Looking around the Isle of May at this time of year, we are reminded very much that it is still the winter months and the island is in its dormant stage. The vegetation is showing the battle scars of winter storms, salt spray, seal impacts and cold temperatures but as we know best, it will recover as spring is just around the corner. Its hard to imagine that in five weeks time the Puffins will be flooding back in and the seacliffs will be teaming with life. At this moment, apart from the rabbits, it seems desolate and void of life. However this is the annual cycle of a North Sea island and we’ll soon be celebrating the new season as it fast approaches.
So onwards and upwards. We are looking forward to a new season and hoping that the future brings brighter prospects. We’ll keep on bringing you updates as we head towards that grand return as still plenty of stories to tell…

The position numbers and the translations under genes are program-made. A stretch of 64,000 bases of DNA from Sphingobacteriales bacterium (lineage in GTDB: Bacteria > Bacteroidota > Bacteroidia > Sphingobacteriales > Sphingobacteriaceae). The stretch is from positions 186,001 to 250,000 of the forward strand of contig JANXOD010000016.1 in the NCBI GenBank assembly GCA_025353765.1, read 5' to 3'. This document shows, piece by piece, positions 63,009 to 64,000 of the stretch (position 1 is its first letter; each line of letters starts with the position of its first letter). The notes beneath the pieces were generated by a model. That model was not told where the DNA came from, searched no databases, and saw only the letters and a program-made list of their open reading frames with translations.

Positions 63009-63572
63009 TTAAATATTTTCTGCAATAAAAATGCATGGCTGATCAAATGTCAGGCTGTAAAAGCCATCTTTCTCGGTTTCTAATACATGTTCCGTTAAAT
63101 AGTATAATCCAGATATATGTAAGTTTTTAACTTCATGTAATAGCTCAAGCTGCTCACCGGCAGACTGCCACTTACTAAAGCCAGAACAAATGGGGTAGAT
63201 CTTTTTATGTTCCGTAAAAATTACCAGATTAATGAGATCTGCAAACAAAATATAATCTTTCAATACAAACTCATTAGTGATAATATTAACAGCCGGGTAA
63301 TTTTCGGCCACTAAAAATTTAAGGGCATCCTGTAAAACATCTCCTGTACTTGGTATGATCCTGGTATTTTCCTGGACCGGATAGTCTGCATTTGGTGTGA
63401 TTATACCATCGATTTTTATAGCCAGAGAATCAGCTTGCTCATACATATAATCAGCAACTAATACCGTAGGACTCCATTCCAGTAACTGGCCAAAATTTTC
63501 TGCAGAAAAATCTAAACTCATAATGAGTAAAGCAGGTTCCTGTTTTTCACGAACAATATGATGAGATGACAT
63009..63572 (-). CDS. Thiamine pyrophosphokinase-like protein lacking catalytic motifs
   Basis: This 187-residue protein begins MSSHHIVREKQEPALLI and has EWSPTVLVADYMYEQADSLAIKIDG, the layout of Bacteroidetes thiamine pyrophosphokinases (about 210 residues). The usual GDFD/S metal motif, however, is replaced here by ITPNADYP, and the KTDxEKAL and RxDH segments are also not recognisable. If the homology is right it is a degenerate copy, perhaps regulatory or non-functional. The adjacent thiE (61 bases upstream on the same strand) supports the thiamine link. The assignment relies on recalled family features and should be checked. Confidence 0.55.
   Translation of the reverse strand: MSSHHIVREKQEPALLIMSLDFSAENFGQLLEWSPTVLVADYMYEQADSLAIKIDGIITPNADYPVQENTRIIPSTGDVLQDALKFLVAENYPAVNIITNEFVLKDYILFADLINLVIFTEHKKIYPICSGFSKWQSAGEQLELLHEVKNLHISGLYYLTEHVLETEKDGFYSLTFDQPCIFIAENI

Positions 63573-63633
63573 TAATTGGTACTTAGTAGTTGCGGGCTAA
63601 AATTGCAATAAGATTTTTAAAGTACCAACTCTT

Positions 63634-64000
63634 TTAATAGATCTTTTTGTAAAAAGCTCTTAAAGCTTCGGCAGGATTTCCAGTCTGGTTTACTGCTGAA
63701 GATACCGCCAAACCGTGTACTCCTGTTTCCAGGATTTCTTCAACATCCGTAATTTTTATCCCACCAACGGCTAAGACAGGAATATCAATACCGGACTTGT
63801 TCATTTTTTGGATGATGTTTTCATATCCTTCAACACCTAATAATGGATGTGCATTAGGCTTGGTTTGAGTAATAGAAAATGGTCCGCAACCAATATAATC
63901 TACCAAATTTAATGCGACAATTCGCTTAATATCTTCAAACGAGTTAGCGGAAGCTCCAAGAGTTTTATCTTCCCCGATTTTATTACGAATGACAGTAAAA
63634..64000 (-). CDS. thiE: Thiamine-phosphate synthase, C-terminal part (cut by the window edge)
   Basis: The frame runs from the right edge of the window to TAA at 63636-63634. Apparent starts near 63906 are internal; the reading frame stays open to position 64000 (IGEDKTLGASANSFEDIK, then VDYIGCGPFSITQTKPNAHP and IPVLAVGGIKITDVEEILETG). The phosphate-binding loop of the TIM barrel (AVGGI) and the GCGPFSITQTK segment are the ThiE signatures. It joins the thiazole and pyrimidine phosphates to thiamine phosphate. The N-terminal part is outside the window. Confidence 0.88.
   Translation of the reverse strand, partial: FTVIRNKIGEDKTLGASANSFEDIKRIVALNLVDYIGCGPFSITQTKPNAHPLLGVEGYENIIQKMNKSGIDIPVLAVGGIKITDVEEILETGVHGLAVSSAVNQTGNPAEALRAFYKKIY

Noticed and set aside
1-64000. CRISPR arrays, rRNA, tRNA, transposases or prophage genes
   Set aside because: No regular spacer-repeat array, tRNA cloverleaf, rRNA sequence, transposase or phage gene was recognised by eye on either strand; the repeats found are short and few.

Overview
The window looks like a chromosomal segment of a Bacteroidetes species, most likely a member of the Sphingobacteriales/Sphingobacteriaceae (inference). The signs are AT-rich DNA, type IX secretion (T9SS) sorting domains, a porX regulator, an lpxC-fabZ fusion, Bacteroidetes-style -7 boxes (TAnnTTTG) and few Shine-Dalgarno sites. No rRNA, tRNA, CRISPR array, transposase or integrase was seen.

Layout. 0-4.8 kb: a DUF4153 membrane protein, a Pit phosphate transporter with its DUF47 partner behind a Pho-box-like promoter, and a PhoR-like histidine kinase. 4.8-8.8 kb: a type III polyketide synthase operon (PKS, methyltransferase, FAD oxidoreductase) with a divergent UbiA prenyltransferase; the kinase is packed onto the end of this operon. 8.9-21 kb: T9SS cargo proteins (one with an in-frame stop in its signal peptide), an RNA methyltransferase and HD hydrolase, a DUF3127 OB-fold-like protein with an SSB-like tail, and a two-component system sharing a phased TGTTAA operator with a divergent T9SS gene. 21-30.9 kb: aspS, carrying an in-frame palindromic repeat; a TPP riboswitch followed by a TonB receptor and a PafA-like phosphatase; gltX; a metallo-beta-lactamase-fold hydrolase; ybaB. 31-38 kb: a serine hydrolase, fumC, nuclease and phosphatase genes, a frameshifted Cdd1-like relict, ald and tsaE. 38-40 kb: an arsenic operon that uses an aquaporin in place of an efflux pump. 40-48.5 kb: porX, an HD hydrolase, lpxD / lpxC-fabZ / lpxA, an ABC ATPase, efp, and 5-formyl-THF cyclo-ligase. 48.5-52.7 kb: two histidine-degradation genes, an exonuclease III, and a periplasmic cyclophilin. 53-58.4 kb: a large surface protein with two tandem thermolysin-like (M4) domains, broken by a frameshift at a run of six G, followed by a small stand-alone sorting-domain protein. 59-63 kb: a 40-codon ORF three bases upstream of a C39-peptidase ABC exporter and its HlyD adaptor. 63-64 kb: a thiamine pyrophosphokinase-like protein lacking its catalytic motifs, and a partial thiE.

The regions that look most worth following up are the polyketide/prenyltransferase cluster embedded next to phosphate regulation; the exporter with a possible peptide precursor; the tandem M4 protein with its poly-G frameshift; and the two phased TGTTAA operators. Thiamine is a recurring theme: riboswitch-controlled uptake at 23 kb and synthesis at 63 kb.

Friday 26th February comments: Its been an interesting few weeks for bird migration as the weather has had a detrimental effect on several species of bird. As reported in a blog post back in early February, hard weather movements of birds have been recorded which included Woodcocks.
Back in October of last year we reported the arrival of these majestic birds on the back of a ‘Woodcock moon’. These cryptic woodland dwellers breed in the UK but during the autumn these birds are bolstered by migrants from continental Europe. These birds are escaping the worst of the weather to the north and east of the UK as Scandinavia and Russia has the vast majority of breeding European Woodcock and they’ll move to warmer climes including the UK. Having overwintered, they’ll then return early the following spring when we can get one or two on the island as they head back.